Did it make an impression on this youngster? Along with wonderful photographs I had seen as a child in the National Geographic of the Treasures of Tutankhamun, I would say absolutely! I was amazed at the amount of detail and wonderful symbols I had seen. The images were etched into my brain much like the walls of the tomb. Traveling to Egypt might not happen for a little while, so I've decided that egg #2 in this series would be dedicated to the culture and style of art that is Egypt.
My inspiration for the egg is from a piece of porcelain service ware made for the Kedive of Egypt in 1872-74 by Ginori manufacturing. I had seen this particular piece in an Art & Antiques (2003, yes- I save things for a long time until I have a project in mind). I loved the stylized version of the papyrus and decided to use that part on the egg, changing some of the colors and position of the grouping of flowers. I also used part of the rim design in one of the compartments of the egg, as you will see, but changed it again, slightly.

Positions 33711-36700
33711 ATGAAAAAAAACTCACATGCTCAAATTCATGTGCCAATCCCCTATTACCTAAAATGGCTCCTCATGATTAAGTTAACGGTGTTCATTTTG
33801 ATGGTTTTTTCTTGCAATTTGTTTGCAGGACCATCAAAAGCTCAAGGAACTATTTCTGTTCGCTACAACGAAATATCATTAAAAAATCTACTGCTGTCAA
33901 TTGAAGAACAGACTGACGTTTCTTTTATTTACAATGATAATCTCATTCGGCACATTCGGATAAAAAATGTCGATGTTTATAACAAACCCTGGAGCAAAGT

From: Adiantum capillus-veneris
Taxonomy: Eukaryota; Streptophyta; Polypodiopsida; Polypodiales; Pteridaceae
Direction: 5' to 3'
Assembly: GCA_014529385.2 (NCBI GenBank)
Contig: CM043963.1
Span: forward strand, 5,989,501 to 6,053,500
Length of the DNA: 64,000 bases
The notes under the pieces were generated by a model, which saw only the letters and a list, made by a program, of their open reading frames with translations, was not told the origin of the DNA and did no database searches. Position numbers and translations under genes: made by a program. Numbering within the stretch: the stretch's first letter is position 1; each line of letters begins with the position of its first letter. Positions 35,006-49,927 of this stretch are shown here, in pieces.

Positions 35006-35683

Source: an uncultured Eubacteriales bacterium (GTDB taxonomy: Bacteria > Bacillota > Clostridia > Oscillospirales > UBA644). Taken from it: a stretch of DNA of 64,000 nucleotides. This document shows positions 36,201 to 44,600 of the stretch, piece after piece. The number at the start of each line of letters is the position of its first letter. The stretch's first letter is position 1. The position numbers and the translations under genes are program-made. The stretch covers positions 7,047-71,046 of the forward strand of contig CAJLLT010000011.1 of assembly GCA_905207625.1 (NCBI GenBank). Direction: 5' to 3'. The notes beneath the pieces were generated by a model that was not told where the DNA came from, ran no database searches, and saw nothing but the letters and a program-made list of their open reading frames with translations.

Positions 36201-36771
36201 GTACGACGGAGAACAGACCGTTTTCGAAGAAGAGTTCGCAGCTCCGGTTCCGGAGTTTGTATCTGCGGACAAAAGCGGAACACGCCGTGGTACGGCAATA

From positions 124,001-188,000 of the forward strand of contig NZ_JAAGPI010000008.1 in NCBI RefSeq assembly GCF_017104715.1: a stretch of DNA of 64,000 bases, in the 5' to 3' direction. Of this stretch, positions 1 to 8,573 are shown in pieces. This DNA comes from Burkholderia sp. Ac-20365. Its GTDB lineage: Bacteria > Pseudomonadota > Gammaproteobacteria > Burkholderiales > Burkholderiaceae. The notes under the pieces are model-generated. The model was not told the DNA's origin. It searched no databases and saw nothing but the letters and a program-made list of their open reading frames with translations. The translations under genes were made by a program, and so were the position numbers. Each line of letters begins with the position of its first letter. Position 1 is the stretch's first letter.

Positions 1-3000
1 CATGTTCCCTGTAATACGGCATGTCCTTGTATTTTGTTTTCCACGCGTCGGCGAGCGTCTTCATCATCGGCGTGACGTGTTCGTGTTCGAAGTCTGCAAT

As for the other element people usually think of as Egyptian, it would have to be the scarab beetle. My mother had a scarab bracelet that I had always admired as a child, and would play with it when she wore it for special occasions. One of the first pieces of jewelry that my husband would later buy me after we were married would be my very own scarab bracelet and pin. I loved the simplicity of the carved beetles on the different colored stones. The design was so simple, yet elegant and recognizable. I decided to take my cue from these wonderful pieces. is the initial drawing on the goose egg: